Against the will and instructions of Stalin, Tito’s partisan war unfolded simultaneously as a savage class struggle against the bourgeoisie and its principal military forces (Mihailovich’s Chetniks). With 300,000 fighters under his command, Tito liberated huge areas of the country and established popular organs of rule. A coalition government with the bourgeoisie in 1944 (the agreement with Subasich), supported by Stalin and the imperialists, lasted only a year. The Communist Party of Yugoslavia, enjoying mass popular support, took power into its own hands and carried through vast economic transformations, over the next three years, based on the nationalization of industry and trade.
If the Fourth International did not immediately proclaim that a workers’ state had been established in Yugoslavia, there existed crucial theoretical questions which had to be clarified before such a designation could be made. The greatest pressure for leaping to political conclusions about the nature of the state in Yugoslavia and the other buffer countries came from those who eventually arrived, via new sociological definitions, at revisionist political conclusions.
Nevertheless, the Fourth International responded to the Kremlin’s attack on Tito with a powerful and principled defense of the Yugoslav revolution. The Fourth International understood the objective significance of what was occurring far more profoundly than any other tendency on the face of the earth.
An examination of the documents issued by the Fourth International on the questions raised by Yugoslavia and Eastern Europe is especially worthwhile because it illustrates the enormous concern given to such fundamental theoretical issues as the nature of state power and the content of the proletarian dictatorship—problems which were to be later ignored or handled with the crudest empiricism by Hansen in relation to Cuba. But in 1948, no one in the Fourth International, except Jock Haston, was satisfied with the yardstick of common sense (i.e., “It looks like a workers’ state, therefore it is a workers’ state”) to proclaim that the dictatorship of the proletariat existed in Yugoslavia.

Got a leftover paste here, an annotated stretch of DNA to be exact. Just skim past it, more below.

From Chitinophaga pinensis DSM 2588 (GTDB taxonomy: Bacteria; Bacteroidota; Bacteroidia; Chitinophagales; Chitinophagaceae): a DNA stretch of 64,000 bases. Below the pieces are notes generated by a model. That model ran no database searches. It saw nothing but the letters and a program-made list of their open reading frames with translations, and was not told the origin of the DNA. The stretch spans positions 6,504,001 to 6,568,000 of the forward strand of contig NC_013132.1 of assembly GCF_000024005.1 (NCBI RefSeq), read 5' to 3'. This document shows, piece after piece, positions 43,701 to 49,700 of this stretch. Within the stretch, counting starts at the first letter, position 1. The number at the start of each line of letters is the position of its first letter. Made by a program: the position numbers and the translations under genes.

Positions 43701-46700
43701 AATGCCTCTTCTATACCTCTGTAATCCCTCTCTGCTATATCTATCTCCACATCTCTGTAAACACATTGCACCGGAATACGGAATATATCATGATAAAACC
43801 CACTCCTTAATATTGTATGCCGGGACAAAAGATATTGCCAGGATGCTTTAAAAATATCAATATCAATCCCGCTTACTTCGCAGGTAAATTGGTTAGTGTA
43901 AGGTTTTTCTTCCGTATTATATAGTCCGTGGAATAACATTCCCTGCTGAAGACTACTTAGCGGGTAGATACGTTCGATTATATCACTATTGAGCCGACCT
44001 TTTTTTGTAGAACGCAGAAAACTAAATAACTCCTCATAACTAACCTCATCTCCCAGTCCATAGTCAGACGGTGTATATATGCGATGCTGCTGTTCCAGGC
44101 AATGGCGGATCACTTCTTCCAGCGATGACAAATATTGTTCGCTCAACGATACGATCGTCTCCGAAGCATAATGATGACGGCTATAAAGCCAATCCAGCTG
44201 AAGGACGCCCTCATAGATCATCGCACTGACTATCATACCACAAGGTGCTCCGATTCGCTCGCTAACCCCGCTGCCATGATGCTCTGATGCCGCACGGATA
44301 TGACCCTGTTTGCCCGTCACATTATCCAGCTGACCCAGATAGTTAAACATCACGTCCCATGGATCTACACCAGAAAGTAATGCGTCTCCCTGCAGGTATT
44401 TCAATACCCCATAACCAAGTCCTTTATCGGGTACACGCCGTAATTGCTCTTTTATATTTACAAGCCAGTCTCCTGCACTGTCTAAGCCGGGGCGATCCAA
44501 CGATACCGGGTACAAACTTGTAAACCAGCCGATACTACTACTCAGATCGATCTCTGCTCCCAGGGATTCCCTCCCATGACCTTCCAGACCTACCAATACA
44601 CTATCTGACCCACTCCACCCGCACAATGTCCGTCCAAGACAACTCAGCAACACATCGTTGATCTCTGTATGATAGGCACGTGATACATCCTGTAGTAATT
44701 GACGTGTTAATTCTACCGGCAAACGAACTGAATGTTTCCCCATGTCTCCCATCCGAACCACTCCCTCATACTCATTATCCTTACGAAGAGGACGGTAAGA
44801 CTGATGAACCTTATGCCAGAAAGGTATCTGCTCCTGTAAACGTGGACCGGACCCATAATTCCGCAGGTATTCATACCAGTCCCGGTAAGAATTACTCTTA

On July 13, 1948, the Fourth International addressed a letter to the leadership and membership of the Yugoslav Communist Party from which we will quote at length. It examined the political alternatives available to the Tito leadership in the face of the direct threats of the Kremlin.
The first road open to you would be to consider that despite the serious injuries dealt you by the leaders of the Russian Communist Party, it is above all necessary today, in the present world situation, to maintain a complete monolithic unity with the policies and ideology of the Russian Communist Party. There are certainly members in your midst who will propose such a course and will even suggest that it is preferable, under these conditions, to make a public apology and a declaration accepting the “criticism” of the Cominform, even to change your leadership, and wait for a “better occasion” to defend your particular conceptions within the “big communist family.”
Such a decision would be in our opinion an irreparable and tragic error and would do the greatest damage not only to your own party and your own working class but to the international proletariat and communist movement, above all to the workers in the USSR. …